Disulfide rich peptides have gained significant attention recently due to their incredible biological stability and tolerance to epitope grafting. This class of peptides is often folded in solution, assuming the desired disulfide bond pattern correlates with the most thermodynamically stable structure. Sometimes though, especially for chemically synthesized cysteine rich peptides, this is not the case. The result is a complex mixture of peptides with varying disulfide bonding patterns and identical mass.
Resins for solid phase peptide synthesis can vary significantly in both functionalization and composition, leading to mixed results at the end of a synthesis. Previously, I demonstrated how the resin loading level affects the success or failure of your peptide synthesis.
In today’s post, I’ll highlight how both the hydrophilicity and swelling capacity of your resin can influence your peptide synthesis.
When it comes to synthesizing a peptide, the first thing that comes to mind is the number of stoichiometric equivalents to use. Sometimes that number is as few as 1.5, sometimes it’s as high as 20!
But have you ever thought about the liquid volume that contains those molecules and how that might affect the success of your coupling reaction? In this post I will discuss the impact of amino acid concentration in the overall success of solid phase peptide synthesis.
It used to be easy with only polystyrene based resin types, but nowadays there is a broad choice of types to choose from, including everything from the C-terminal functionality (Rink vs Wang) to the polymer from which the resin itself is synthesized.
All resins have one thing in common, and that’s the reactive site loading level. In this post, I will share my experiences with how this important factor impacts the success of peptide synthesis.
More and more groups are exploring the utility of peptides with an ever widening variety of applications. And although peptides are getting cheaper to purchase outright, many groups are continuing to bring peptide synthesis in house. As more groups join the peptide community, I frequently encounter questions about the basics of peptide synthesis.
In a previous post, I did some work evaluating the efficiency of alloc removal with tetrakis palladium using microwave assistance and atmospheric conditions, which worked beautifully. Given the known sensitivity of palladium catalysts (see Derek Lowe's post for a humorous dialogue), I sought to further explore the sensitivity of palladium towards the alloc removal in the context of a peptide.
In this post, I'll explore a variety of atmospheric, room temperature alloc deprotection conditions aimed at evaluating the catalytic lifetime of palladium tetrakis for effective alloc removal.
As a chemist new to the peptide community, there are many choices that have to be made. Which coupling reagents to use? Heat or no heat to promote chemistry? And most importantly, which resin? I have talked previously about resin choices, from loading levels to swelling capacity and how they affect the synthesis outcome. But I haven't addressed yet a fundamental feature of commercially available resins, and that's the functional handle to which the peptide chain is conjugated.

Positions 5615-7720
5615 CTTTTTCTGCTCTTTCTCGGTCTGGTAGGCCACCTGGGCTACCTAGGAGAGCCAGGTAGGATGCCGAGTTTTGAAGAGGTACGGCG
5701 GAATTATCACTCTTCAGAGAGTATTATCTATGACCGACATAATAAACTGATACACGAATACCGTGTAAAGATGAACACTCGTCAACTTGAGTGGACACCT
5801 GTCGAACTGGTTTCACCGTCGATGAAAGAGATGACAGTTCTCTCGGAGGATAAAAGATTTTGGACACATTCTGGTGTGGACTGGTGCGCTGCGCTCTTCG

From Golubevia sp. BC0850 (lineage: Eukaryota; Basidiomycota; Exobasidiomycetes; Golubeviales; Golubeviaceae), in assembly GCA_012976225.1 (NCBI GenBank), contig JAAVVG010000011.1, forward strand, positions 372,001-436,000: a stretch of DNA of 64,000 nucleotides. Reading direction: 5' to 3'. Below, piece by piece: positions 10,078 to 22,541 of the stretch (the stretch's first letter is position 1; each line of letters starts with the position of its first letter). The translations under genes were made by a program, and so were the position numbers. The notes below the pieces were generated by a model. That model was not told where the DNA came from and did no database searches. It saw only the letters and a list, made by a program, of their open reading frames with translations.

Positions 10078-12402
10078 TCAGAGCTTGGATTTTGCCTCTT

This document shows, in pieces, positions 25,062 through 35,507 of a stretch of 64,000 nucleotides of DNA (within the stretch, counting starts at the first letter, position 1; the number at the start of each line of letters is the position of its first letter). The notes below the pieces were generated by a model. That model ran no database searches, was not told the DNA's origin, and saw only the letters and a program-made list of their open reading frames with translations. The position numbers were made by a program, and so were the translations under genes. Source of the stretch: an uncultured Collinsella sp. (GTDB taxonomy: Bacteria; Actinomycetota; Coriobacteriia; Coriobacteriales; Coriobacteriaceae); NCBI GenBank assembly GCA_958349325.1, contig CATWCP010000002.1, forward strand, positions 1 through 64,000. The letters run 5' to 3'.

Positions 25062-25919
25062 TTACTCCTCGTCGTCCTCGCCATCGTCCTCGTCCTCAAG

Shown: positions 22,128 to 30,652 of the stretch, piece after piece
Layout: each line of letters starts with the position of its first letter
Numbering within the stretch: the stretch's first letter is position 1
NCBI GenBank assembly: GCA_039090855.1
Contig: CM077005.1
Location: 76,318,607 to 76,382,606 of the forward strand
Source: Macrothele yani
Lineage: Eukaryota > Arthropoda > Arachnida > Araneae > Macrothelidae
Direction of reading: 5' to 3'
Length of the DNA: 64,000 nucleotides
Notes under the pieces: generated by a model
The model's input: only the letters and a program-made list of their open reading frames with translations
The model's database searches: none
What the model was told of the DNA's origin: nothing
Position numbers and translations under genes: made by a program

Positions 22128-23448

In today's post, I'll describe some, and I mean only some, of the most commonly used chemical functionalities for Fmoc-based solid phase peptide synthesis and some scenarios in which you would choose one resin type over another.
Orthogonal amino acid protecting groups effectively expand the chemical tool kit available to peptide chemists allowing for synthesis of much more complex molecules. Often times, orthogonal protecting groups are used in Fmoc-based chemistry to facilitate post-synthesis modifications of peptides, like the addition of small molecule fluorophores and more commonly now, peptide cyclization efforts.
There are several strategies employed when a peptide synthesis requires optimization. Typically, the first thing considered is whether or not to double couple specific amino acids within the sequence. This is somewhat of a change in mentality from traditional room temperature synthesis strategies where double coupling is frequently used for the entire peptide sequence.
As the complexity of peptides continues to grow, so does the use of amino acids with side chain protecting groups that can be selectively removed, leaving the peptide on resin and the remaining side chain protecting groups intact. While there are protocols to be found in the literature, they may not work to the highest level of efficiency every single time. This can lead to disasterous results for any subsequent chemistry.
While resins loaded with the natural 20 amino acids are commercially available these days, there may be times when loading the first amino acid onto the resin in house may be necessary. And unlike loading the first amino acid onto amide-leaving resins, the first coupling reaction for C-terminal acids can be chemically more challenging.
While many of the standard amino acids can be purchased pre-loaded onto Wang type resins, there are still cases where coupling the first amino acid onto Wang resin manually is necessary. In my case, an unnatural amino acid was required on the C-terminus so there was not a commercially available source.
In today’s post I’ll answer the above question by comparing the crude purity of peptides synthesized using amino acid stock solutions or freshly dissolved amino acids.